Spiritual Counselor Feeds Body and Soul

Angelic Hospice Care Blog - Spiritual Counselor Feeds Body and Soul

Wednesday, May 6, 2020 would have been Mozelle’s fraternal grandmother’s “95th” birthday and the family wanted to celebrate her memory… of course with food. Like many celebrations, gathering physically was not a possibility due to COVID-19 restrictions. So, the family matriarch Aunt Beulah asked each family member to cook one of Virginia Mozelle’s favorite dishes to enjoy and to honor her memory. Dave cooked fried crispy fish and cornbread “What a joyful time of remembrance,” he said.

W.D. "Dave" Mozelle has a smile that is both joyful and reassuring. He is a kind person and a man of God. He also a pretty good cook and combines his innate talents, spiritual devotion and his culinary passion to comfort and care for others. An accomplished professional Chef, and esteemed Pastor of the Bethlehem Missionary Baptist Church in Newtonville, he is also a Certified Police and Fire Chaplain, and a Spiritual Care Counselor at Angelic Health Hospice. Ministering to the body and soul, Mozelle uses his passion for faith and food to serve others and provide spiritual support to hospice patients and their families. "During a time of family tragedy, I found that food changes awkward dynamics," said Mozelle, who often cooks meals for Angelic Hospice patients to promote a satisfied and peaceful mind, and joyful soul. It makes a difference.

His passion for cooking came at 12 years old when he cooked his first Thanksgiving meal. It later became his career, working professionally for over 34 years as a Chef throughout Atlantic County at such notable places as Copsey’s Restaurant, Doc’s Oyster House, Bally’s Park Place, The Sands, Tiffany’s to name a few. Mozelle received his formal culinary training at the Atlantic County Vocational School, Atlantic County Community College, NJ State Department of Health, and American Culinary Federation. He also graduated of the Eastern Baptist Theological Seminary, Philadelphia Bible of College-Iona Campus.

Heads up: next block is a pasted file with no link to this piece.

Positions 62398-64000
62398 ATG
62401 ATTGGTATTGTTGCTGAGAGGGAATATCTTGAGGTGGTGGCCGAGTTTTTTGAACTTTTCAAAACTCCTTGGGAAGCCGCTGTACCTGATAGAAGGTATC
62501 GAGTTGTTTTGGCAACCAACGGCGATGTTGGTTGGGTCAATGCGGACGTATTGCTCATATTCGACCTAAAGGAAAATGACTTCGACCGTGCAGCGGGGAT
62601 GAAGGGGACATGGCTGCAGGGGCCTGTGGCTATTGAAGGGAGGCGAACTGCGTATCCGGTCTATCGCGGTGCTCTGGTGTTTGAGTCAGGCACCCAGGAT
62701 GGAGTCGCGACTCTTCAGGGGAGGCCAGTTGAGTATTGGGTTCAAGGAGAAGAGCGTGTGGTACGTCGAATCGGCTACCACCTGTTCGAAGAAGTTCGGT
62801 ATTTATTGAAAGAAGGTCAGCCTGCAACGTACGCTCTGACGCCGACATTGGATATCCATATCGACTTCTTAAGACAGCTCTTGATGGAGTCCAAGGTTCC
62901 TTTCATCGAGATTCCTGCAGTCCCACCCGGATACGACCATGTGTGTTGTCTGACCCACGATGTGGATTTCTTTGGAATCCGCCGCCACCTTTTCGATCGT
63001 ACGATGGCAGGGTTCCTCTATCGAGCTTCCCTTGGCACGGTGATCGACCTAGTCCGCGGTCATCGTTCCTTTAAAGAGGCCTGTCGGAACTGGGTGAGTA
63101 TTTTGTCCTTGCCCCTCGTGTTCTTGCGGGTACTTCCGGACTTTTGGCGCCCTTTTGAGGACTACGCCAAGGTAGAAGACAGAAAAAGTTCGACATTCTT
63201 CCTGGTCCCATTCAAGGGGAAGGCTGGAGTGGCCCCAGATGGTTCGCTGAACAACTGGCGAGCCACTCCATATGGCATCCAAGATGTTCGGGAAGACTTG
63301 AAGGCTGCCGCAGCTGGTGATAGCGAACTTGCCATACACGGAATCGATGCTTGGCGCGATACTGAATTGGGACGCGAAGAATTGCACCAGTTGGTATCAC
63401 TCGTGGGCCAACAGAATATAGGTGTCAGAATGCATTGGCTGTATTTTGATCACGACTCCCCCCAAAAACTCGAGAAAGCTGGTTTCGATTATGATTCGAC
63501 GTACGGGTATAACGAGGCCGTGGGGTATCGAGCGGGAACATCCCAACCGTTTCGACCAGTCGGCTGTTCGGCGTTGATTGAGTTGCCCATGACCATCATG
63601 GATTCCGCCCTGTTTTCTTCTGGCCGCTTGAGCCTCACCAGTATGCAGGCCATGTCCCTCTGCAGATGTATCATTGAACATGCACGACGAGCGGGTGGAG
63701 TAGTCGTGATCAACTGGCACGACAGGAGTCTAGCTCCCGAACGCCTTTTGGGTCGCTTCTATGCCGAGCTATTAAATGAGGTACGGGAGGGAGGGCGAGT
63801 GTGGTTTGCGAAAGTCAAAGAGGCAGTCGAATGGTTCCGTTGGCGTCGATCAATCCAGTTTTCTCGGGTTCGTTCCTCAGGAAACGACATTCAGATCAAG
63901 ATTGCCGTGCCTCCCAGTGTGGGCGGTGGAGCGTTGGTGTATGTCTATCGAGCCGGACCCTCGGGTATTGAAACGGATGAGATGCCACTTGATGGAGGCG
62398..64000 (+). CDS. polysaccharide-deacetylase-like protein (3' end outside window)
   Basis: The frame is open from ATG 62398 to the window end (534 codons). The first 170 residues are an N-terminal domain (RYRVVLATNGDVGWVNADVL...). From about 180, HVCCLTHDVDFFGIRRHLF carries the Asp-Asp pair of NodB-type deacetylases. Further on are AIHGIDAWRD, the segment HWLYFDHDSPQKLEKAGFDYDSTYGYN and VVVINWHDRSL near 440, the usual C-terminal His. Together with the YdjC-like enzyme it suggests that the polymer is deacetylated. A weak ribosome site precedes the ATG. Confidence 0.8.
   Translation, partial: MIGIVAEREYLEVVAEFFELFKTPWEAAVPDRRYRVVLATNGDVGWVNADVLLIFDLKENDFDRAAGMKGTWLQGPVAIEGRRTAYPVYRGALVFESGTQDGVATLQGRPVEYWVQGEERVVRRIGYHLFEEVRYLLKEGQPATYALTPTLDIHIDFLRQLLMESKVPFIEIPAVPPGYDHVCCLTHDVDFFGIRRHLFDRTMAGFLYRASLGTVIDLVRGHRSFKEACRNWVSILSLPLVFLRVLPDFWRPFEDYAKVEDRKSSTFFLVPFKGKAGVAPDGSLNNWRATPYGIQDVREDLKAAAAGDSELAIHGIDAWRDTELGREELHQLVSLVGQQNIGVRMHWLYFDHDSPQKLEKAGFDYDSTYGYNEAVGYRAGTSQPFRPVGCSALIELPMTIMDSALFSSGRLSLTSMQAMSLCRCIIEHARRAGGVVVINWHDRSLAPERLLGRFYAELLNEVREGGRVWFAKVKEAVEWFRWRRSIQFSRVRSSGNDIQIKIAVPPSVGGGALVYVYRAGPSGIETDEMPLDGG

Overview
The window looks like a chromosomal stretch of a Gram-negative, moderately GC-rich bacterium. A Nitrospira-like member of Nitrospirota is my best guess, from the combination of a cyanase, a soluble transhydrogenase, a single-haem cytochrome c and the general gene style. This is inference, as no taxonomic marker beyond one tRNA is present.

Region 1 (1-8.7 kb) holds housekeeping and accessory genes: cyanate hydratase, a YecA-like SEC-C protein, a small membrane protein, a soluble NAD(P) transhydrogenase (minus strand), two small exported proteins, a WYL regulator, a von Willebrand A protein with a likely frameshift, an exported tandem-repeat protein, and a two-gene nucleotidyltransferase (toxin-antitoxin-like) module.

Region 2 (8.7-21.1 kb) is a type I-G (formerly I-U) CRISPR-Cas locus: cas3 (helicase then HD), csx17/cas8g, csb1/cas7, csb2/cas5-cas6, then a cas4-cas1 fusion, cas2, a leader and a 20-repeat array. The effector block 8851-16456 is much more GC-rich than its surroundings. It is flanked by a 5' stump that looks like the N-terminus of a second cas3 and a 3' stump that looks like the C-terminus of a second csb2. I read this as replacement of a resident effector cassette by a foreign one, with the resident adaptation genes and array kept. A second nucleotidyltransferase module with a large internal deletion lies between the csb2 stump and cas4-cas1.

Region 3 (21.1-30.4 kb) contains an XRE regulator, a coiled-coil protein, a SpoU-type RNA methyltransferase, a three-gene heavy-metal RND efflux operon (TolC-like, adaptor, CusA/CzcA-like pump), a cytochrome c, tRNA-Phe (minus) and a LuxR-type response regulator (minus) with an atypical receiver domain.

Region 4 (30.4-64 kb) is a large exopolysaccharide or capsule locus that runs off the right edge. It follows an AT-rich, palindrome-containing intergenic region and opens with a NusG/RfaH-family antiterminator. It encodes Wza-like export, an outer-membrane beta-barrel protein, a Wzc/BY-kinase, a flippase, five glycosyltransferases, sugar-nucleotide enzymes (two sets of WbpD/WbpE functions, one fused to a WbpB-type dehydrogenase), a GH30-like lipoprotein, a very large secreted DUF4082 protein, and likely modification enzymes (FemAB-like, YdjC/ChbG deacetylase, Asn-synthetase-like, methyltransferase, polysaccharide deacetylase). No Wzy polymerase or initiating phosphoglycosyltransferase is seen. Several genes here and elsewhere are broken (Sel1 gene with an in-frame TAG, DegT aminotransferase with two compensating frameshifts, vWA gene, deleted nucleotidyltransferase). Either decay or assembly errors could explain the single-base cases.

While he did not plan to combine his love of God with his joy of cooking, he gives credit to his higher power in bringing both of these talents together.

"A satisfied stomach equals a peaceful mind, which equals a joyful soul," Mozelle explains. It is why this Chef/Pastor uses food to minister to others and to console and care for hospice patients and their families.

"My entire family fell in love with Pastor Dave and his ability to convey spiritual trues with love, respect, and family-like support for my brother and our entire family," said Eliza Whidbee, whose brother was an Angelic Hospice patient. Whidbee explained that on the morning after his burial, Pastor Dave prepared and delivered a breakfast to the family. "It was absolutely delicious!" she said "My family is still speaking about the hospitality he extended to them. He has such a soothing and quiet voice. Speaking with him is automatically calming. And, as with the rest of the team, he was able to humbly explain to me certain aspects of caring for the dying I had not understood before," she said, adding that Pastor Dave was with the family when their brother passed, providing comfort and support.

"Often time it is natural for our flesh and spirit to become weaken,” he explains. "Our mind is somewhat equivalent to a sponge. When the aroma of food soaks into our mind, it begins to change the body. It produces a change in the spirit, which will change one’s attitude towards their environment or community. Stress becomes evicted, and unspeakable joy moves in."

Food is comforting and the aroma of a traditional meals cooking are powerful memories. "Memory eating can bring so much joy to your mind," explains Mozelle. "I say the "mind" because everything we do is connected to the "mind". So, if the mind is relaxed, then our soul becomes relaxed. Which brings comfort in knowing mom, dad, or grandmother’s cooking brought fond memories that have you laughing and releasing "good" tears of joy."

As a church pastor, Rev. Mozelle has often cooked for his congregation over the decades because he learned the impact of food on their lives, changing expressions and emotions from negative to positive.

"Specific foods can also represent thoughts. Such as a tomato is the heart; turkey, the family; lettuce, a sound mind. So, when I’m preparing a meal, I like to give it careful thought on each item representing my guest, my family," he said, noting that family isn’t always blood relatives, but those who you connect with in your heart.

Blood doesn’t necessarily equal family but love always conquers a multitude of "Food For The Soul".